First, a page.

Examples:
:windo set nolist foldcolumn=0 | normal! zn
This resets the 'list' option and disables folding in all windows.
:bufdo set fileencoding= | update
This resets the 'fileencoding' in each buffer and writes it if this changed the buffer. The result is that all buffers will use the 'encoding' encoding (if conversion succeeds).

9. Tag or file name under the cursor window-tag

:sta :stag :sta[g][!] [tagname] Does ":tag[!] [tagname]" and splits the window for the found tag. See also :tag.
CTRL-W ] CTRL-W_] CTRL-W_CTRL-] CTRL-W CTRL-] Split current window in two. Use identifier under cursor as a tag and jump to it in the new upper window. In Visual mode uses the Visually selected text as a tag. Make new window N high.
CTRL-W_g] CTRL-W g ] Split current window in two. Use identifier under cursor as a tag and perform ":tselect" on it in the new upper window. In Visual mode uses the Visually selected text as a tag. Make new window N high.
CTRL-W_g_CTRL-] CTRL-W g CTRL-] Split current window in two. Use identifier under cursor as a tag and perform ":tjump" on it in the new upper window. In Visual mode uses the Visually selected text as a tag. Make new window N high.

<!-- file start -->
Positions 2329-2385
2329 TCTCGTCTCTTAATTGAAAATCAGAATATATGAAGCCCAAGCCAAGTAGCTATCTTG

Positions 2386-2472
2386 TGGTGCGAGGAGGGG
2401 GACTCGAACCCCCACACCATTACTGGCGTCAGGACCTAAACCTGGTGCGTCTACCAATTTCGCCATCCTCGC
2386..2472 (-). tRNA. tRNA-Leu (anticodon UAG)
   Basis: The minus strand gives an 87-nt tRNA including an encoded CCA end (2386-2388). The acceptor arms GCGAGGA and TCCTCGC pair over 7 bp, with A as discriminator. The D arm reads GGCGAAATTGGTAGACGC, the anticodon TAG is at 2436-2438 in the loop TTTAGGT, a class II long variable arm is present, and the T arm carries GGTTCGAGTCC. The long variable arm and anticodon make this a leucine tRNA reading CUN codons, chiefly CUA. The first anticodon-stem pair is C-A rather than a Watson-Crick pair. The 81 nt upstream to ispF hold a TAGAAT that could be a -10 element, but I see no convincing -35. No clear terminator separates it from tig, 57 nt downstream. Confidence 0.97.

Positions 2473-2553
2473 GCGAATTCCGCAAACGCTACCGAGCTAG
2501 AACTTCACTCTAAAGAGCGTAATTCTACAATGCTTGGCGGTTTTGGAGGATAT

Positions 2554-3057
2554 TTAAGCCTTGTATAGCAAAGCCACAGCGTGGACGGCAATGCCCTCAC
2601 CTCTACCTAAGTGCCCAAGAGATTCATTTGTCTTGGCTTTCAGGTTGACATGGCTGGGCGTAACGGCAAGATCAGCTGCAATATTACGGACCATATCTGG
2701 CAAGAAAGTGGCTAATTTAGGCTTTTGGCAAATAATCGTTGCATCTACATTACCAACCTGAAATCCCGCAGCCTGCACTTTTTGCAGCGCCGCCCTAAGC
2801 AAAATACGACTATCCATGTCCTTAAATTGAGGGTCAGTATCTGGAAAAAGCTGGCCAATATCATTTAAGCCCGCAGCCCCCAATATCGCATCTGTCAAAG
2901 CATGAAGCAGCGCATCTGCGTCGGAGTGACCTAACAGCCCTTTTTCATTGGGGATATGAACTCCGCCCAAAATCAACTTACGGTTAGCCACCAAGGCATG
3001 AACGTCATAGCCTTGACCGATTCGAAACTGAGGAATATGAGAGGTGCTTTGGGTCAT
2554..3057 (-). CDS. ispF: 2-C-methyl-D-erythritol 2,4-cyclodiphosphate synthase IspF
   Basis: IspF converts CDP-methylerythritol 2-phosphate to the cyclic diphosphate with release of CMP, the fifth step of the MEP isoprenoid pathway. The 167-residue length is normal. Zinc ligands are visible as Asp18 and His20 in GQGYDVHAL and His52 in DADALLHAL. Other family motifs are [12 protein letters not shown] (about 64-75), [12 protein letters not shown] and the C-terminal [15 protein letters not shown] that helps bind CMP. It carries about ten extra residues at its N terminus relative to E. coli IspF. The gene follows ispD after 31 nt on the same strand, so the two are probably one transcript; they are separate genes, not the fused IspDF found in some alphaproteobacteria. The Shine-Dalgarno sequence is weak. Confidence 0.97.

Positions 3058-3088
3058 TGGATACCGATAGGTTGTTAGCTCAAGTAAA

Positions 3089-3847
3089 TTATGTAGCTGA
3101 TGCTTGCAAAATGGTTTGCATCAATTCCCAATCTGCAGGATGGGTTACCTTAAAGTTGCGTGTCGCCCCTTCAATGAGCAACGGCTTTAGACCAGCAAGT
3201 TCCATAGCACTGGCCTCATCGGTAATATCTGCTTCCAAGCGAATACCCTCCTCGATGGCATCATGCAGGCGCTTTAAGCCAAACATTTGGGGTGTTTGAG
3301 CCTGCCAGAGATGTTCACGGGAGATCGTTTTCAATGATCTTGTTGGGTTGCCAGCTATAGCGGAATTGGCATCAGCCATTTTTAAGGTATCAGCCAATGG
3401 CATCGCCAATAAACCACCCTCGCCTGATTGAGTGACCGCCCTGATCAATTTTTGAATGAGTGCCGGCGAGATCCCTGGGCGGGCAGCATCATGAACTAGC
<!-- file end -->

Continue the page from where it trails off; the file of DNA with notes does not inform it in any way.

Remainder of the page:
CTRL-W f CTRL-W_f CTRL-W_CTRL-F CTRL-W CTRL-F Split current window in two. Edit file name under cursor. Like ":split gf", but window isn't split if the file does not exist. Uses the 'path' variable as a list of directory names where to look for the file. Also the path for current file is used to search for the file name. If the name is a hypertext link that looks like "type://machine/path", only "/path" is used. If a count is given, the count'th matching file is edited.
CTRL-W F CTRL-W_F Split current window in two. Edit file name under cursor and jump to the line number following the file name. See gF for details on how the line number is obtained.
CTRL-W gf CTRL-W_gf Open a new tab page and edit the file name under the cursor. Like "tab split" and "gf", but the new tab page isn't created if the file does not exist.
CTRL-W gF CTRL-W_gF Open a new tab page and edit the file name under the cursor and jump to the line number following the file name. Like "tab split" and "gF", but the new tab page isn't created if the file does not exist.
CTRL-W gt CTRL-W_gt Go to next tab page, same as gt.
CTRL-W gT CTRL-W_gT Go to previous tab page, same as gT.
Also see CTRL-W_CTRL-I: open window for an included file that includes the keyword under the cursor.

10. The preview window preview-window

The preview window is a special window to show (preview) another file. It is normally a small window used to show an include file or definition of a function.